Legislative Assembly

Legislative Assembly

The guide takes you into the debating chamber for Punjab; apparently the Haryana one is identical but less plush, from which I deduce that Punjabis pay a higher Council Tax than Haryanvis. It’s an impressive sight, with brightly coloured seats and a ceiling that looks like a lava lamp has exploded. On one wall is a grand portrait of Gandhi, positioned so that at one particular moment every day the outside sunlight shines directly into his eyes. However, there was no consensus among the guides as to what exact time that might be.

Government Buildings

The view the guards didn’t want you to see

After having been refused permission to enter the Haryana chamber several times (they really want to keep it private, it must be a dump) we returned outside, equipped with our phones and water bottles. A right turn takes you towards the Government Buildings, which the guides insisted we could photograph but which caused consternation amongst the Sikh guards who blew several fuses at a bunch of hapless tourists. One furious Sikh gentleman almost came to blows with the guide, remonstrating in no uncertain terms that there was to be no photography whatsoever. I can’t speak Punjabi, but his message was pretty clear. Another Sikh officer watched from the sidelines, laughing ecstatically at what he obviously took to be the funniest thing since the Congress Party promised to deal with corruption. Rajinder smiled at them all silently.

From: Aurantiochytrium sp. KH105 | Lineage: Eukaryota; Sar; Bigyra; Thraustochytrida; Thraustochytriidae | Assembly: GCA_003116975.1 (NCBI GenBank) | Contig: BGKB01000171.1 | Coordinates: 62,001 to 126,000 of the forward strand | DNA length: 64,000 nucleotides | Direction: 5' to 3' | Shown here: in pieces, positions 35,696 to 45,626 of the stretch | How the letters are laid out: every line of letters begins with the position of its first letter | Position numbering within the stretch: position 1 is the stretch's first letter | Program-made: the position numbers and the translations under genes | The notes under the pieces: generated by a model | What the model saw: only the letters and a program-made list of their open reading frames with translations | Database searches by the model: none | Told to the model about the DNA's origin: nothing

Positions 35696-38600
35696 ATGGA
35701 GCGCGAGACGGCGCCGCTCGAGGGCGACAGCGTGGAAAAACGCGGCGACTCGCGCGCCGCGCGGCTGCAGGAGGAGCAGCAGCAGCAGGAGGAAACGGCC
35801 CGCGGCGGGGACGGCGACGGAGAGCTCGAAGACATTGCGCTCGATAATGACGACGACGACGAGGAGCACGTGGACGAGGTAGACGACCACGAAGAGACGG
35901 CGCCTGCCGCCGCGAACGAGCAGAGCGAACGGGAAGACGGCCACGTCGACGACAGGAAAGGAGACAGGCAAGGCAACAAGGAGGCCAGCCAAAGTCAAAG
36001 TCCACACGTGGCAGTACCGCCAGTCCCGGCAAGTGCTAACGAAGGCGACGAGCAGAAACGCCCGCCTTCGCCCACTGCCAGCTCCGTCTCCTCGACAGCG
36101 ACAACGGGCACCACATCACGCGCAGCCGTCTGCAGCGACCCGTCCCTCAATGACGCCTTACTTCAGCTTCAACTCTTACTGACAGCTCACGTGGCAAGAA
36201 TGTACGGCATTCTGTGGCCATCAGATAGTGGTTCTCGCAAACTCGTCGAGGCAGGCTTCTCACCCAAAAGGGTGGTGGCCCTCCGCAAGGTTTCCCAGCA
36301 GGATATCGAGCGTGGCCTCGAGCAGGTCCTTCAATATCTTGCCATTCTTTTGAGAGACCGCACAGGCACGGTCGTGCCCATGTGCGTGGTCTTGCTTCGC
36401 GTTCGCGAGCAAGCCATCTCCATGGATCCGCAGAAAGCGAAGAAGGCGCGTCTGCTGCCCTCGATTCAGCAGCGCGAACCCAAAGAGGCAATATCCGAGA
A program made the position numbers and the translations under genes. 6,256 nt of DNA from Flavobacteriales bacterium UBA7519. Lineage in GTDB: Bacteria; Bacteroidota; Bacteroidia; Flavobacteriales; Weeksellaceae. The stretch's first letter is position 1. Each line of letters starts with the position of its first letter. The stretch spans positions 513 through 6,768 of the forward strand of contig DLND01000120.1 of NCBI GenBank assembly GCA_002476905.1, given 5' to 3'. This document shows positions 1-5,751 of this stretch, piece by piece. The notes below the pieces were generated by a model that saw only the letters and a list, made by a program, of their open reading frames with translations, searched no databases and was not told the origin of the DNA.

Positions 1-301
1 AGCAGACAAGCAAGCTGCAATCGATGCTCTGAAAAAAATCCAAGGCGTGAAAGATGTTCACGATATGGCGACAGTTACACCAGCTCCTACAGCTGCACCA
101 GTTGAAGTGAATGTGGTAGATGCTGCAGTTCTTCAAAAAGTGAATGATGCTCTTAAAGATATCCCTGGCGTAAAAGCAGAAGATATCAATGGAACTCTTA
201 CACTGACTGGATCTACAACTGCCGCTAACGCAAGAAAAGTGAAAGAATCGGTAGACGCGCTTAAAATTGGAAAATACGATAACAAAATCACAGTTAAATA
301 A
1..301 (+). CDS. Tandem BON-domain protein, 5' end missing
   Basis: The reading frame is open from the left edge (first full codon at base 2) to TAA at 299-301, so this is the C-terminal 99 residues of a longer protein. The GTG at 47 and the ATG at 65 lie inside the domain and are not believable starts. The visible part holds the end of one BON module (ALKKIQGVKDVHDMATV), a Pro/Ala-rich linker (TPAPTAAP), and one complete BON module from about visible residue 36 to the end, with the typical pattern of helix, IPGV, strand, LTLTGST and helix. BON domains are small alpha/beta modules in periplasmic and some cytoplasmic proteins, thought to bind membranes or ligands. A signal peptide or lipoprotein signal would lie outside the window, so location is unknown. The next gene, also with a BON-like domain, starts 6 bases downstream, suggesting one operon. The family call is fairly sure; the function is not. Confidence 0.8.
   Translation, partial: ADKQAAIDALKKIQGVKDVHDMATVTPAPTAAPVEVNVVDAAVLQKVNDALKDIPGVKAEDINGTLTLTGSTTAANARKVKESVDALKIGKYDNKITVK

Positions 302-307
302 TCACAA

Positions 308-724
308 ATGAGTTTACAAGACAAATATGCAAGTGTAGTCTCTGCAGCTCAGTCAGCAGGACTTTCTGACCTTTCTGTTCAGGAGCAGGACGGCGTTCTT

University

University

We said our various goodbyes to all the extra guides and returned to the car. There was one more stop on Rajinder’s whirlwind tour of Chandigarh – a visit to the University. Indian universities can be very interesting places to visit; I remember how we were challenged – pleasantly but firmly – on our visit to Allahabad University. However, the university at Chandigarh is quite a dull affair; dark redbrick bland office blocks lined by grass on long straight roads without an ounce of soul. Would we like to walk around? Nah, just take us to the hotel. Thanks Rajinder.

Beware of the livestock

Beware of the livestock

We had treated ourselves to two nights at the new Oberoi Sukhvilas in Chandigarh – actually it’s about half an hour outside the city heading northwest. We had a standard room reserved, which I’m sure would have been lovely, but…. Would we like to upgrade to a Royal Tent? Would we Buffalo. However, first we had to navigate the three hotel geese. They did not like me one bit. Every time I tried to walk somewhere it seemed they tried to block my path. Even the gentleman who escorted us to our quarters had a run in with them.

Upgrade!

Upgrade!

The tents were identical to those at the Oberoi in Ranthambhore, but with two added delights: an automatic toilet, that raised and lowered the seat in accordance with movement sensors; and (best of all) a private pool. Oh My Giddy Aunt, that was pure heaven. Our second day had been planned as a rest day, and we spent the entire time round the pool. We couldn’t bring ourselves to move to the restaurant for lunch, so room service brought us Lamb and Chicken Tikkas and a bottle of Chablis which we enjoyed in the sunshine. My toes are curling with pleasure at the memory.

Shanu in the bar

Shanu in the bar

The Chandigarh Oberoi is a delight; the tents are quite some distance from the main reception, so you call for a buggy to transport you round the grounds – this is particularly important at night. Breakfast was in a special restaurant close to our tent, where we enjoyed a superb choice of food and immaculate service from Rishahb; dinner was in the main restaurant where our every culinary wish was met by Shruti and her team; cocktails were generously created by the entertaining Shanu in the bar. He asked if he could design cocktails for us, based on whichever spirits and extra touches we liked. Mine involved gin, rosemary and a blowtorch. We named it Forest Fire. And people ask why we keep going back to India….